messages and consider what kind of future you want to see. Hold on a minute; I’m not going to let you off the hook quite yet. You have a role to play in this, too. We can only hold others to a higher standard of worthy word usage if we embrace this priority for ourselves. In the words of Mr. Rogers, “Imagine what our neighborhoods would be like if each of us offered, as a matter of course, just one kind word to another person.” Your words impact your family and affect your community. You can make the world around you better by communicating honest, life-giving words.

Curtis Honeycutt —Curtis Honeycutt is an award-winning syndicated humor columnist. Connect with him on Twitter (@curtishoneycutt) or at

New Mexico is right to hold out for higher prices for its most valuable commodity By Bill Jordan Government Relations Officer for New Mexico Voices for Children/ Interim Co-Director


ew Mexico is a land with many valuable assets – from our rich cultural diversity to our stunning physical beauty, to our mineral wealth. These assets belong to us all and while it’s impossible to put a price on some of them – our culture and natural landscape, to be precise – we can and do put a price on our mineral wealth. And that price needs to be fair so that we are all receiving the benefit of the bounty beneath our feet. T h a t ’s why we s u pp or t S t a t e L a nd Commissioner Stephanie Garcia Richard’s pause on certain leases on land in the Permian Basin. Commissioner Garcia Richard rightfully paused the leasing until the state increa ses its roya lty rates to market values. Currently, New Mexico’s royalty rates on state land are below the rates on privately owned land here and in Texas and 5% lower than on state-owned land in Texas. By leasing our oil-rich land at below-market rates, we’re forgoing tens of millions of dollars every year that should

Bill Jordan be going to educate our children. The state Legislature was all set to correct this deficiency last month with HB 48, which would have increased the royalty rate for certain oil and gas tracts from 20% to 25%. The bill would have only applied to new leases on the most lucrative oil and gas parcels. HB 48 passed the House of Representatives on a 39-28 vote but then stalled in the Senate Finance Committee, where it received a hearing but no vote. Texas last increased its royalty rates on stateowned land in the 1990s. Rates on New Mexico’s state land haven’t been updated since 1970 – or since long before the richness of the Permian Basin was even discovered. A lthough Ga rcia Richard has a fiduciary duty to earn money for our schools and other public institutions, she can’t change these royalty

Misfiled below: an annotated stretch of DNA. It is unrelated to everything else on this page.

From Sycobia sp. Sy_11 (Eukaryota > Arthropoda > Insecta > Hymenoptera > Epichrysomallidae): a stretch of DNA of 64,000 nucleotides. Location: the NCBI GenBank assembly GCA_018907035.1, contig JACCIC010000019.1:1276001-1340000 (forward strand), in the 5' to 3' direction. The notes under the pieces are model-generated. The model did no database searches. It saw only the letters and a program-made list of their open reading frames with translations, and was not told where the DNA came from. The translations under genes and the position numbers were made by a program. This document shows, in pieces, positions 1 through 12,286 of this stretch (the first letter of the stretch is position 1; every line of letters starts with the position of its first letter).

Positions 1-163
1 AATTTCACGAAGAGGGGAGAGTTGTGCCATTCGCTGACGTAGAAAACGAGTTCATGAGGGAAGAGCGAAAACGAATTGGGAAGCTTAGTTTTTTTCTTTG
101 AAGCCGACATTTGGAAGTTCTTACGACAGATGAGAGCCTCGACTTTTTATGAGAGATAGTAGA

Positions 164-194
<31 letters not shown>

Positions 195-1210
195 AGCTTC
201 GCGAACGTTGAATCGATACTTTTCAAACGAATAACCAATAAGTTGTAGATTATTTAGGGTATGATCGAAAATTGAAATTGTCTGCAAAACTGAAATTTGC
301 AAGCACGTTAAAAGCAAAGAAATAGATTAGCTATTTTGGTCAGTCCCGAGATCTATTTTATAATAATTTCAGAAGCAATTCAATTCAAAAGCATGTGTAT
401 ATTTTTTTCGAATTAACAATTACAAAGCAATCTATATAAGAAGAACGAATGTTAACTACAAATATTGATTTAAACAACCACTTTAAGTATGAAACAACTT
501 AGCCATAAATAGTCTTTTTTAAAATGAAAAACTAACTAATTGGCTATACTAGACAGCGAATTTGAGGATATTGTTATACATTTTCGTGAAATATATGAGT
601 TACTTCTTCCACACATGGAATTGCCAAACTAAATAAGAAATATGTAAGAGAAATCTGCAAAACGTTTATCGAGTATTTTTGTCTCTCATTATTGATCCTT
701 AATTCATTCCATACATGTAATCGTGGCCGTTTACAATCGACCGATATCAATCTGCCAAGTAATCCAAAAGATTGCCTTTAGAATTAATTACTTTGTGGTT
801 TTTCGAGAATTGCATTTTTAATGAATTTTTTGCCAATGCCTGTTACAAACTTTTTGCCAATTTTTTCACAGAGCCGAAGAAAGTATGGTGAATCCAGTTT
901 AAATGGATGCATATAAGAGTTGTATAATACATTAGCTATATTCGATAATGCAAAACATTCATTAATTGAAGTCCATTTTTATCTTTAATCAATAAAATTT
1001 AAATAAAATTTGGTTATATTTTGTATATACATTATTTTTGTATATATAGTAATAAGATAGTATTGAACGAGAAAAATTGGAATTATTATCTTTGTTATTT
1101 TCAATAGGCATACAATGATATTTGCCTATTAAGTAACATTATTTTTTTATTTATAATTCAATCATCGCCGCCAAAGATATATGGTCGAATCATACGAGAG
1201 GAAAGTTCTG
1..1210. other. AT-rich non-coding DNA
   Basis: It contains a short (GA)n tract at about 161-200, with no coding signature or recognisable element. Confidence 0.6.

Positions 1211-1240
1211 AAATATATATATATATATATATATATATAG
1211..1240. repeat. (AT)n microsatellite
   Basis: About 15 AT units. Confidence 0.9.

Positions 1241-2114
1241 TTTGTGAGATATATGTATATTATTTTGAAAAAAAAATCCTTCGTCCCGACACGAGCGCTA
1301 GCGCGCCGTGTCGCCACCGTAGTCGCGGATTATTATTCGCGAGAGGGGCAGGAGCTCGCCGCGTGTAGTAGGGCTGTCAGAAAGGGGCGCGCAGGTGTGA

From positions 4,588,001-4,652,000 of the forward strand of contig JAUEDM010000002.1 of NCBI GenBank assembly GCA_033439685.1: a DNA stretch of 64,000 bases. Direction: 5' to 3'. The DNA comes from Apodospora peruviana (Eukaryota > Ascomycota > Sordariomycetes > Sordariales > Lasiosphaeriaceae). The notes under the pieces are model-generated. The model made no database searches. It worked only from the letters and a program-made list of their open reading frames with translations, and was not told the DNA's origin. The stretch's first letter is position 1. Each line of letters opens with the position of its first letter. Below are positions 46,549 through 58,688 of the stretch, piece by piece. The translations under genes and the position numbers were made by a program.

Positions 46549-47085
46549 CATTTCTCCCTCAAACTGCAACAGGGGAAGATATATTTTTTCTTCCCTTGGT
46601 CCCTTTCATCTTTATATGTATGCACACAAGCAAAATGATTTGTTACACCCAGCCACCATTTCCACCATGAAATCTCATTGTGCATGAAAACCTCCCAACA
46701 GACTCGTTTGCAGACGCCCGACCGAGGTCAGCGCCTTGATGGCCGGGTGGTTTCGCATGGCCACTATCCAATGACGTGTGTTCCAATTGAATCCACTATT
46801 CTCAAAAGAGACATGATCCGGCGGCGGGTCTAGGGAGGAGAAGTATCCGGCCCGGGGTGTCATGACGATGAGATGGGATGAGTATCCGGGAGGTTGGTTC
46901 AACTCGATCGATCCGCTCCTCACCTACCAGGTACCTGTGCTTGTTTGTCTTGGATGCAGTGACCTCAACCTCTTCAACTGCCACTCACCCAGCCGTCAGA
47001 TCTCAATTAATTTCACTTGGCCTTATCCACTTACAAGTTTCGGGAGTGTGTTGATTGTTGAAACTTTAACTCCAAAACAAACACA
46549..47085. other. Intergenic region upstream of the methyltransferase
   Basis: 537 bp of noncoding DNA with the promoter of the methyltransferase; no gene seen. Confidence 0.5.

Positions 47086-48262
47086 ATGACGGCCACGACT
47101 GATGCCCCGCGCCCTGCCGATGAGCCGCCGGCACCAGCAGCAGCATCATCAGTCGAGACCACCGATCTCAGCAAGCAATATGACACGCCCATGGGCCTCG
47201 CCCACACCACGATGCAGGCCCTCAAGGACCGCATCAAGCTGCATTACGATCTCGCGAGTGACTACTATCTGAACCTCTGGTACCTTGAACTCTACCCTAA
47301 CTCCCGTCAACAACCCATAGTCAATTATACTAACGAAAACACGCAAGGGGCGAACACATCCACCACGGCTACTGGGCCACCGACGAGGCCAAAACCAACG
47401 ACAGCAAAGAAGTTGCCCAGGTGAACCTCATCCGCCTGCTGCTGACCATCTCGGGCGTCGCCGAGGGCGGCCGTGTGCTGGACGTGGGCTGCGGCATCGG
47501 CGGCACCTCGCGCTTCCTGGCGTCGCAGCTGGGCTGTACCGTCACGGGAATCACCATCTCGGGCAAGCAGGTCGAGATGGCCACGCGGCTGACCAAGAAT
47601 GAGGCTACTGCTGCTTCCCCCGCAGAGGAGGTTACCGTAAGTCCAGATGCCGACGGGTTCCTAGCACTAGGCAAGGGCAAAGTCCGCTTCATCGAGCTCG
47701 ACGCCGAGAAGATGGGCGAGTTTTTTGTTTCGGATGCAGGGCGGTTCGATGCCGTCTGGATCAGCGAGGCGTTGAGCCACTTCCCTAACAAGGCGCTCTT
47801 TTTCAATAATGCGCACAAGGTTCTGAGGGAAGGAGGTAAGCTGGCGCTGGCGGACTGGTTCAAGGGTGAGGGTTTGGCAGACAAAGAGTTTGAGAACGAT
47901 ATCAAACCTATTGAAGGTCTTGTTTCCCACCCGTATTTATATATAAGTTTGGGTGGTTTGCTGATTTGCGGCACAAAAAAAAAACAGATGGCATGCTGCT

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rates on her own. That must be done legislatively. This pause in issuing leases will only impact a small number of parcels, and new leases for other parcels are still being sold. Garcia Richard is right to hold out for market value for these particularly promising parcels. This is a particularly per tinent issue given that just last week it was reported that some oil and gas producers have been failing to pay their taxes. Instead, they’ve been lining their own pockets with money that is supposed to go to our schools, colleges, hospitals, and other public institutions. New Mexico has some of the best oil-producing land in the nation. It’s an insult to our school children to lease the oil that funds their schools at bargain-basement prices. That’s like setting them up for a bargain-basement education. We applaud the

action of our State Land Commissioner and urge

the Legislature to take up this issue again when

they convene in 2025 and to pass it this time.